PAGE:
Jody Sperling - Time Lapse DanceJody Sperling is a dancer, choreographer and dance scholar. She is the founder and Artistic Director of Time Lapse Dance. This is Jody's blog.
Follow us
Facebook Flickr YouTube RSS 
Email Newsletter
Subscribe to our newsletter to receive the latest news from Time Lapse Dance:

Work you can hardly see

Jody at work

choreographer at "work"

My roommate, who happens to be a triathlon competitor, asked me why whenever he sees me working out, it looks like I’m taking a nap. I have to admit that we dancers do spend a lot of time lying on the floor. Without getting defensive, I had to explain that it takes me about 45 minutes to “balance” my pelvis before I can move properly. I know it sounds half-obscene half-indulgent when I say it, but what I mean is this. The asymmetries of life pull on my bones. (Case in point, here I am sitting hunched over, legs-crossed at my computer. A moment to re-adjust.)

How do we undo life’s torques? Carefully, patiently. With micro-movements and intense awareness. I wish it weren’t so. But I do my time, nudging my sacrum a smidge this way, then that, making hints at lateral motion, then flex-ion or extension, knowing that this subtle, imperceptible work makes all the difference in being able to move fully without popping or tugging at ligaments or scraping down cartilage. I don’t want no artificial hip, ever!

The agonizingly frustrating thing about being a dancer is that you could spend all day every day working on physical skills and never arrive anywhere close to your aspirations. Or maybe this is the beauty part, that you can spend your life in pursuit of physical balance and never run out of a challenge.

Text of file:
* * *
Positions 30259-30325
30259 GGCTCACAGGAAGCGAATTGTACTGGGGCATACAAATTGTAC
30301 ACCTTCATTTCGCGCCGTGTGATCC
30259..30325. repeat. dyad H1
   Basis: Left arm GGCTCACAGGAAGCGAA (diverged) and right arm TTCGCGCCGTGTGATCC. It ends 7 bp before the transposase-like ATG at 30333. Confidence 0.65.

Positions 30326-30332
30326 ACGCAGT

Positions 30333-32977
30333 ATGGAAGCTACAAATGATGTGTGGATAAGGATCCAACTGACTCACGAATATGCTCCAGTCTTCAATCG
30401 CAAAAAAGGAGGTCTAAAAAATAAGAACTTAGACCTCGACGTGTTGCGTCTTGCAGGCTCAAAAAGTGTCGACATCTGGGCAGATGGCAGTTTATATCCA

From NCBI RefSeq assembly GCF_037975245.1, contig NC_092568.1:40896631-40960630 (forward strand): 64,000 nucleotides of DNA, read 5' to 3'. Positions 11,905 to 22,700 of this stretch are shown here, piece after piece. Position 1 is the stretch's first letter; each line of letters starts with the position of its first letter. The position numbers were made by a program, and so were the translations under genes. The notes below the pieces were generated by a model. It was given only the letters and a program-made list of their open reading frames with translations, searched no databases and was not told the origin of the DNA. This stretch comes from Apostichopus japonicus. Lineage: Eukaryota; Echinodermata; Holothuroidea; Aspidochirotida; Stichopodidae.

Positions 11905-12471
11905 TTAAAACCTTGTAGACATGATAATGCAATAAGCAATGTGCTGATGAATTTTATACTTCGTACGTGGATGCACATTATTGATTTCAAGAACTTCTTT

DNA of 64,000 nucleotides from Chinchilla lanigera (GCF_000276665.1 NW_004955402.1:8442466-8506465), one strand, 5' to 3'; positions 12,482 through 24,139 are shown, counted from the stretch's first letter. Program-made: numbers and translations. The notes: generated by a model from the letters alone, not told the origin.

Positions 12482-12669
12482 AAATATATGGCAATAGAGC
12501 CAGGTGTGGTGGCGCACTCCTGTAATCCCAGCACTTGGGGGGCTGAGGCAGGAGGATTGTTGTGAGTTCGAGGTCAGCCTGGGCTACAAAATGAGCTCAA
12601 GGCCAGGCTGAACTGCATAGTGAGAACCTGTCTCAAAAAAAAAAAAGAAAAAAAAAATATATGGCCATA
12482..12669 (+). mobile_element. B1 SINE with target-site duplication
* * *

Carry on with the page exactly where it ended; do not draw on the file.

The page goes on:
As a choreographer, I sometimes wonder if my time is well-spent in this direction. Why not delegate the chore of maintaining the physical instrument to others? The “problem” is that my love of choreography comes out of a love of dancing. I can’t separate the two, yet. For me, inspiration is still physically motivated. Only after I’ve done the work–work that might look like napping–am I ready to dance and make dances.

  • Share/Bookmark

2 Responses to “Work you can hardly see”

  • Can a Jody comment on a Jody? If so, I will add to the conversation. Learning what you need to be ready to dance differs with each warm up. I admire dancers who can spend an hour rolling down their spine, but just can’t seem to find the time for that subtle investigation. I like to take in new information, and improvise what to do with it. Though I’ve been doing gyrotonics and pilates and ballet and yoga and biking and swimming and my own variations of release technique into inversions, yesterday I popped into a class that taught me some new approaches to spiral-y spine moves that can be done anywhere without equipment:

    taught by Aviva Geismar
    Fridays 1;30 to 2:30
    20 East 17th St, 2nd Fl
    (between Broadway and 5th Ave.)
    $15 for students, seniors, low income, performing artists
    Class cards available.

  • Hi Jody : ) Thanks for the class recommendation. I’ve been looking for some new info and it’s at the perfect time. Let’s make a date! -Jody

Leave a Reply